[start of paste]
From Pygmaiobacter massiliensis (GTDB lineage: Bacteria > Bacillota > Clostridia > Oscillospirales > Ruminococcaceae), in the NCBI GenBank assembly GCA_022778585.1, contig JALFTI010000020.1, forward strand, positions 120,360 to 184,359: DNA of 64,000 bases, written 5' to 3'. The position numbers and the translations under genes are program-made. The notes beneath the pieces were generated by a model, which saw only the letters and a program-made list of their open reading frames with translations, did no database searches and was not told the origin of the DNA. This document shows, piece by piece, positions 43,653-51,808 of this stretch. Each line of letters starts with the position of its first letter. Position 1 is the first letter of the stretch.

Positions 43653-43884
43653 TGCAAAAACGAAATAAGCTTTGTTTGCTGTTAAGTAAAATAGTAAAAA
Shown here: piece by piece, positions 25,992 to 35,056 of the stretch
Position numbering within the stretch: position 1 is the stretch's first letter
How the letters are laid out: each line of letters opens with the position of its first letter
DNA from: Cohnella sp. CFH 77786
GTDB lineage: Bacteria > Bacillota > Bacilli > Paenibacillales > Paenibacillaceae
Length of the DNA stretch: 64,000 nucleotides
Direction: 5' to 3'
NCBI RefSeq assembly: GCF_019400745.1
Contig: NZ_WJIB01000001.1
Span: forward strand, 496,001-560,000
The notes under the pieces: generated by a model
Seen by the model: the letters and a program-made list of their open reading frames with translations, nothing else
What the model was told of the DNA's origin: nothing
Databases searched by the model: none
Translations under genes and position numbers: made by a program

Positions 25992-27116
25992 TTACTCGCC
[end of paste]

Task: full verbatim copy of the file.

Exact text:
From Pygmaiobacter massiliensis (GTDB lineage: Bacteria > Bacillota > Clostridia > Oscillospirales > Ruminococcaceae), in the NCBI GenBank assembly GCA_022778585.1, contig JALFTI010000020.1, forward strand, positions 120,360 to 184,359: DNA of 64,000 bases, written 5' to 3'. The position numbers and the translations under genes are program-made. The notes beneath the pieces were generated by a model, which saw only the letters and a program-made list of their open reading frames with translations, did no database searches and was not told the origin of the DNA. This document shows, piece by piece, positions 43,653-51,808 of this stretch. Each line of letters starts with the position of its first letter. Position 1 is the first letter of the stretch.

Positions 43653-43884
43653 TGCAAAAACGAAATAAGCTTTGTTTGCTGTTAAGTAAAATAGTAAAAA
Shown here: piece by piece, positions 25,992 to 35,056 of the stretch
Position numbering within the stretch: position 1 is the stretch's first letter
How the letters are laid out: each line of letters opens with the position of its first letter
DNA from: Cohnella sp. CFH 77786
GTDB lineage: Bacteria > Bacillota > Bacilli > Paenibacillales > Paenibacillaceae
Length of the DNA stretch: 64,000 nucleotides
Direction: 5' to 3'
NCBI RefSeq assembly: GCF_019400745.1
Contig: NZ_WJIB01000001.1
Span: forward strand, 496,001-560,000
The notes under the pieces: generated by a model
Seen by the model: the letters and a program-made list of their open reading frames with translations, nothing else
What the model was told of the DNA's origin: nothing
Databases searched by the model: none
Translations under genes and position numbers: made by a program

Positions 25992-27116
25992 TTACTCGCC